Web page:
Whilst the outside world may seem like everything is coming to a halt, the use and need for VPN connection to various networks are blowing ahead at full speed. Clearly it is vital to both the enterprise and their employee’s online safety to have secure communication tools between their devices and the company’s network. Some other tools and tips to continue the securing process may be found in the reference links below:
Written By: Jarryd Brits
A researcher has found large flaws in the leading Real-Time Operating System, FreeRTOS. This leaves a large number of Internet of Things devices vulnerable to attack. This affects devices from refrigerators to pacemakers. Last year, Amazon took over project management and upgraded the OS for their own Amazon FreeRTOS IoT operating system. They enhanced the OS for use with their own products in the future.
There are a total of 13 vulnerabilities in FreeRTOS’s TCP/IP stack, which affect the Amazon FreeRTOS as well. These issues let hackers do just about anything they want to the target device, from executing their own code to leaking memory information. The technical details of the flaws have not been revealed to the public in order to protect the development of a fix.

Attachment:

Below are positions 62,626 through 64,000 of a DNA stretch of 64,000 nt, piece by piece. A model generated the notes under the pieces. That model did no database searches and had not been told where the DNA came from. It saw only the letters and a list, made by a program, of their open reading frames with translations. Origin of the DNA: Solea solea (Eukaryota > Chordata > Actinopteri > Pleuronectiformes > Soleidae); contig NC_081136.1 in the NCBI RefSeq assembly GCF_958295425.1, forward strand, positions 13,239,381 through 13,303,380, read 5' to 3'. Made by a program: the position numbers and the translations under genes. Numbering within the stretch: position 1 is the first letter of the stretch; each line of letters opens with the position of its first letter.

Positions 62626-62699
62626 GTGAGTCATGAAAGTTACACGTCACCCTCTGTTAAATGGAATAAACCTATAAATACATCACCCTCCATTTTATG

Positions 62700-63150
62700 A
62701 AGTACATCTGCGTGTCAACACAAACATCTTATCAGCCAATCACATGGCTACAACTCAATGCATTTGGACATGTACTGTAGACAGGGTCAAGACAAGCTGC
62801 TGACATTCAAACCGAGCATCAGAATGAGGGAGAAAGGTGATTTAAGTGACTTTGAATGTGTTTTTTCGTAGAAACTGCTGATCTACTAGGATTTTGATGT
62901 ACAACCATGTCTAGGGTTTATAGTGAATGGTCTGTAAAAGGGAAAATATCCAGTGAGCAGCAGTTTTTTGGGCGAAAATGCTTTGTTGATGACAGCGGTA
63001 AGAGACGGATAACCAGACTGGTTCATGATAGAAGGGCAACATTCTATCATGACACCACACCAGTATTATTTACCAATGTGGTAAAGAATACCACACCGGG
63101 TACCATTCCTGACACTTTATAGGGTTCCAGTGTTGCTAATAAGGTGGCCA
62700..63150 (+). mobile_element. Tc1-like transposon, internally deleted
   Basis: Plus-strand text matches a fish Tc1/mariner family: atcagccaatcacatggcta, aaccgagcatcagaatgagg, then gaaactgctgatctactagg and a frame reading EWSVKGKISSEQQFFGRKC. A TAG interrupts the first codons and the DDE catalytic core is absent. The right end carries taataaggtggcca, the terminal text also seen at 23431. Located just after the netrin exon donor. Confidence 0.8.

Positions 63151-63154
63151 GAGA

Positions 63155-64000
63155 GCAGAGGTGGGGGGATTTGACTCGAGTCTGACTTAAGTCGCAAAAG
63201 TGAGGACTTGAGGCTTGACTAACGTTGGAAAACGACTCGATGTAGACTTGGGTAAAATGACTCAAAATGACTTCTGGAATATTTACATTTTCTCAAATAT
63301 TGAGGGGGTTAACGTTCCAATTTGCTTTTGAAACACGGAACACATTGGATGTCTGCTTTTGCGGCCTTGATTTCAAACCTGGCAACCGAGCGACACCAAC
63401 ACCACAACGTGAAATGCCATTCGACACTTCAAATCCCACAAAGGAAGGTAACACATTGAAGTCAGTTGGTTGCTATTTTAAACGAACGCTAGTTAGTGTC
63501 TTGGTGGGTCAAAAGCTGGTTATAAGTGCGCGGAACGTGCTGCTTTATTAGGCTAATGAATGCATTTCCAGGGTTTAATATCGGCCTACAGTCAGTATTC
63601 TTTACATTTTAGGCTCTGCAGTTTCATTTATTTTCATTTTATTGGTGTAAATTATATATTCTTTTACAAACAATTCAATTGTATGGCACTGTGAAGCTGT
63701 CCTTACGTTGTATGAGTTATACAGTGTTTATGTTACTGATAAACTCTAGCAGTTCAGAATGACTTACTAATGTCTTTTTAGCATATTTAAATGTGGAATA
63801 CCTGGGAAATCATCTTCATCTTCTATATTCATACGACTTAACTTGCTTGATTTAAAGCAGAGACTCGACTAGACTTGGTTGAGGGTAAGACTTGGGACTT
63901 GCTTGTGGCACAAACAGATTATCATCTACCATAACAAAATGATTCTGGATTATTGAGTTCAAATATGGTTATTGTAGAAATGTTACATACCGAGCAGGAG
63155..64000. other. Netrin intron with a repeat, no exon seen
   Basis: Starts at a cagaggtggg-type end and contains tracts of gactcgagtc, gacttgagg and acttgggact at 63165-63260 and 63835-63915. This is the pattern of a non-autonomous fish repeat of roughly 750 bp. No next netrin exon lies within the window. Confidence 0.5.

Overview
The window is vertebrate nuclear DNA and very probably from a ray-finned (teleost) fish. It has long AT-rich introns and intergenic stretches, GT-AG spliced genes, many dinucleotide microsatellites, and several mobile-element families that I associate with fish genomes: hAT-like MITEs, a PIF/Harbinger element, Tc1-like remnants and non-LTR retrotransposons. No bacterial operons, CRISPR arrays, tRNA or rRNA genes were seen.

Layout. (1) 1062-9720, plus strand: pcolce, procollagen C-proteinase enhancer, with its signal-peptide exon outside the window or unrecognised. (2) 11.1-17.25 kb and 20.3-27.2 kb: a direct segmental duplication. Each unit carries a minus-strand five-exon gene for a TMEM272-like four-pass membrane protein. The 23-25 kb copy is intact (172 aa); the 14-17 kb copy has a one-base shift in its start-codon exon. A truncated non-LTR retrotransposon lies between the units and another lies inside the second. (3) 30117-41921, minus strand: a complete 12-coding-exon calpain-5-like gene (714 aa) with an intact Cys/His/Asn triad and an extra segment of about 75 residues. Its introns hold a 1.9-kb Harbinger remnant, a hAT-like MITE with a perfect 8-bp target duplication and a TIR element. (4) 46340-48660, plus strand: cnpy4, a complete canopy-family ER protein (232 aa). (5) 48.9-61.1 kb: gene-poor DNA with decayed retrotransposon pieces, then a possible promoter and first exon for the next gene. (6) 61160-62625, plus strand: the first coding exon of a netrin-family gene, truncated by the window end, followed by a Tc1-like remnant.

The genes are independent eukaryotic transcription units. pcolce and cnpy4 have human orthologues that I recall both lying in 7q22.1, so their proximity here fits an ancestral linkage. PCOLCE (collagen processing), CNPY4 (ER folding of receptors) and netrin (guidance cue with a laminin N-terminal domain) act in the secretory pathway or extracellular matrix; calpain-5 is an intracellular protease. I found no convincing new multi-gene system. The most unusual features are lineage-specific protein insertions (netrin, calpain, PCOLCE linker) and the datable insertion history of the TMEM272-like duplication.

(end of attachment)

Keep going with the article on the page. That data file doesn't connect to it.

RIT is rolling out Multi Factor Authentication very soon. Multi Factor Authentication is adding an extra factor to validate your credentials. For example, when you log into RIT services you are prompted your username and password; with the new multi factor authentication, you will need to provide an extra form of authentication. These methods include: Using the DUO mobile app, text, phone call, office phone call, and email. RIT has been experiencing more attacks than ever before, and this is their attempt at mitigating the risk of attacks. Last year MFA was put into effect for faculty, staff, and student employees. This was because many Ebiz accounts became compromised. The attackers then changed direct deposit numbers to be routed somewhere else. Luckily no one lost money because controllers saw the change in numbers and knew what was happening because another university was attacked in the same manner.
Why does this matter to us?
If we do not enroll in MFA by the 24th of October, there will be a hold on your account and you will not be able to enroll for classes next semester.
With MFA comes the use of another device to authenticate yourself on RIT services. For example, if you signed up and planned on using the DUO app, DO NOT forget your phone. ITS will have to give you a Bypass until you can get access to your phone, which would be unfortunate if you need to log onto something ASAP. I personally don’t see why the students need MFA, but I have no choice but to enroll into it.